Next, on Oct. 30, Stanford math Professor BRIAN CONRAD will describe how the mathematics of symmetry provides answers to natural questions that arise in topics as diverse as the Rubik’s Cube, the art of M.C. ESCHER, and the security of financial transactions on the Internet. Mathematical ideas will be developed from scratch, and illustrated with pictures and numerical examples. The free talk will take place at 7:30 pm in Cubberley Auditorium.

Finally, on Nov. 2, Stanford Professor STEPHEN PALUMBI will be part of the TED-style event, “Science Superheroes,” that will showcase five local scientists who are changing the way we understand the world. Palumbi researches evolution and marine biology at Stanford’s Hopkins Marine Station, and has lectured extensively on human-induced evolutionary change, has used genetic detective work to identify whales for sale in retail markets, and is working on new methods to help design marine parks for conservation. Palumbi’s other passion is microdocumentaries. His Short Attention Span Science Theater site received a million hits last year. And his band Sustainable Soul has several songs out, including “Crab Love” and “The Last Fish Left.”

The panel is full of scientists who use skills worthy of superheroes. The other speakers include JOSEPH DERISI, an associate professor of biochemistry and biophysics at UC San Francisco; ALISON GOPNIK, a professor of psychology and affiliate professor of philosophy at the University of California at Berkeley; JJ MIRANDA, who studies genetics, virology and immunology at the Gladstone Institute; and CHRISTOPHER P. MCKAY, a planetary scientist with the Space Science Division of NASA Ames Research Center. The talk will take place at the Tech Museum in San Jose and costs $10.



Today is the last day to register to vote in California

October 22nd, 2012

Students register to vote in Arrillaga Dining Hall as part of the national nonpartisan UVote campaign. Photo by Joy Leighton, communications director, Haas Center for Public Service

Even before this year’s freshmen arrived in September, Student Affairs units were working to get the students engaged in the Nov. 6 election. As part of UVote, a nationwide nonpartisan voter registration effort, there were voter registration tables near freshman dorms during New Student Orientation and later near upperclass residences when those students moved in. And the efforts have continued. To date they have registered 787 students.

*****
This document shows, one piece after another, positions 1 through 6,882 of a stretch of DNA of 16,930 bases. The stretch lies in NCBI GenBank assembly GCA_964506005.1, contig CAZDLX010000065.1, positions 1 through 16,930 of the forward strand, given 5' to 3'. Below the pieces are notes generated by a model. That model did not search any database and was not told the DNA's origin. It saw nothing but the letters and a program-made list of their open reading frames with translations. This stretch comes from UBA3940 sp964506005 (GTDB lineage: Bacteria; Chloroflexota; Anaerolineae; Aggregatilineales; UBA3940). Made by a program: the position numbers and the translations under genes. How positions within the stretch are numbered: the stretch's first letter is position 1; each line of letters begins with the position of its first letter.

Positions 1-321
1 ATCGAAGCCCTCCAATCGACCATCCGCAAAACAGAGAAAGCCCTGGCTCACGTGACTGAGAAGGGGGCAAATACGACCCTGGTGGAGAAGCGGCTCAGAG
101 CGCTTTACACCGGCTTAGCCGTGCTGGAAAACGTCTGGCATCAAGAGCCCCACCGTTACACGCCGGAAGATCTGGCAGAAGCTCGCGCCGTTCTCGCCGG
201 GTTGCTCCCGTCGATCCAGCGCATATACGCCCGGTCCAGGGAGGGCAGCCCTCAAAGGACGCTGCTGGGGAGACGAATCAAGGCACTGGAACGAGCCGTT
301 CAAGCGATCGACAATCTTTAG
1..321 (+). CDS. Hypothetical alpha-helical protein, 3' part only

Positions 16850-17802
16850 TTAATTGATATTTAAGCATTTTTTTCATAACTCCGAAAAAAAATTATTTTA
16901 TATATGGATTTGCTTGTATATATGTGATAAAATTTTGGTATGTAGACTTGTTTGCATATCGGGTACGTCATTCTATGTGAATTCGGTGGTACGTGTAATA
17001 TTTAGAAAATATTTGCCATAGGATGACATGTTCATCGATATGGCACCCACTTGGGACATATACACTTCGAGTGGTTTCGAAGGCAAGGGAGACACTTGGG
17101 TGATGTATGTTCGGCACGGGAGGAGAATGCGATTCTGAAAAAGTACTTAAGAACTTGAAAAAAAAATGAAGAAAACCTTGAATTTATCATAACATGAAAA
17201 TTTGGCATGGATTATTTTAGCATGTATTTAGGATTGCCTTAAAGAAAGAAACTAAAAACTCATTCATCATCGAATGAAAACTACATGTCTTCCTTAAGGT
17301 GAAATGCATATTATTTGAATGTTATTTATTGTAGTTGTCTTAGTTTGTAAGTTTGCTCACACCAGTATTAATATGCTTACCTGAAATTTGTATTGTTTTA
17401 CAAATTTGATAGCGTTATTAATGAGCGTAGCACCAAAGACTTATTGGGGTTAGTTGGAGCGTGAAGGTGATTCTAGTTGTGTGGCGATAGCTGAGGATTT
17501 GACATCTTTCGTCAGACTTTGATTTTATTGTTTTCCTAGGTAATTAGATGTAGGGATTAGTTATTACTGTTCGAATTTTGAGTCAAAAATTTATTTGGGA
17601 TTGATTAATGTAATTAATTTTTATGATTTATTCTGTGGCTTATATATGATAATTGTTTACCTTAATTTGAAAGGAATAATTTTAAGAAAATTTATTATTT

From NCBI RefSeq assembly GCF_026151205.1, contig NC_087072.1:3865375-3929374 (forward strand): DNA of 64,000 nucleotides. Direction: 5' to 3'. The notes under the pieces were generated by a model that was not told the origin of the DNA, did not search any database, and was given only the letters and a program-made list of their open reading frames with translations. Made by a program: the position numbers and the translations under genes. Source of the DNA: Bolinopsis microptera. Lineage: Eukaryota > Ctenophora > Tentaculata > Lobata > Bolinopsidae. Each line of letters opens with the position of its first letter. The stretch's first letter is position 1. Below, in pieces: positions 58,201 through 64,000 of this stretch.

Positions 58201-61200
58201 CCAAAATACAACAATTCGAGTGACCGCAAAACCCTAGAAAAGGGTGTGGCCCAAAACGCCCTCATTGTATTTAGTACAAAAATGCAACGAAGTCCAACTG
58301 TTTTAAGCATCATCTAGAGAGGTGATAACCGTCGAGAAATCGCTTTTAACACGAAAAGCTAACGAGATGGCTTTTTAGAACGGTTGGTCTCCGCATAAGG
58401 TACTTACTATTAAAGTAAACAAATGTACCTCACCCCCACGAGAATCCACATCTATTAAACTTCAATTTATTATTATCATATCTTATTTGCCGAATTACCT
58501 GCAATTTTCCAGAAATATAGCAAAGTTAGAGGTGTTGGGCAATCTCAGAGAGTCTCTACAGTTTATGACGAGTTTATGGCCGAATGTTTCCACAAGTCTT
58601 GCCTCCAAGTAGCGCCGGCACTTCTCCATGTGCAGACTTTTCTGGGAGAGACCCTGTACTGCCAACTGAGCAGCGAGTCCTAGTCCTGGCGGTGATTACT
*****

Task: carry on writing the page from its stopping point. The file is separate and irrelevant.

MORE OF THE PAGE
“Res Ed is proud to be a part of the voter registration process,” said DEBORAH GOLDER, associate vice provost for student affairs and dean of residential education. “The notion of engaged citizenship is a core value of our efforts in dorm communities. It makes sense that we advocate for engaged citizenship in local and national communities as well.”

Resident assistants, row managers, fraternity and sorority life members, and professional staff in Residential Education all have been working to ensure the community understands the importance of voting and reminding students that every voice counts. Once the voter registration drive has concluded, resident fellows will create learning opportunities for their residents aimed at informing them of issues for this election, Golder added.

The Haas Center for Public Service has been actively involved as well.

“Voting is not only a right but also a fundamental act of public service,” said TOM SCHNAUBELT, executive director at Haas. “Many young people become involved in public service to improve education, health care or the environment. Every vote cast has the potential to amplify individual acts of service at a structural, public policy level.”

If you have not yet registered, there is still time. Faculty, staff, students and other community members can register in person, from 8 a.m. to 3 p.m., at the Haas Center at 562 Salvatierra Walk, and from noon to 1 p.m. at the California Voter Registration Table in White Plaza.

Voter registration forms must be postmarked or submitted electronically no later than Monday at midnight.

To register online, visit the website of the California Secretary of State.



Provost John Etchemendy and others help count the hours to Big Game

October 18th, 2012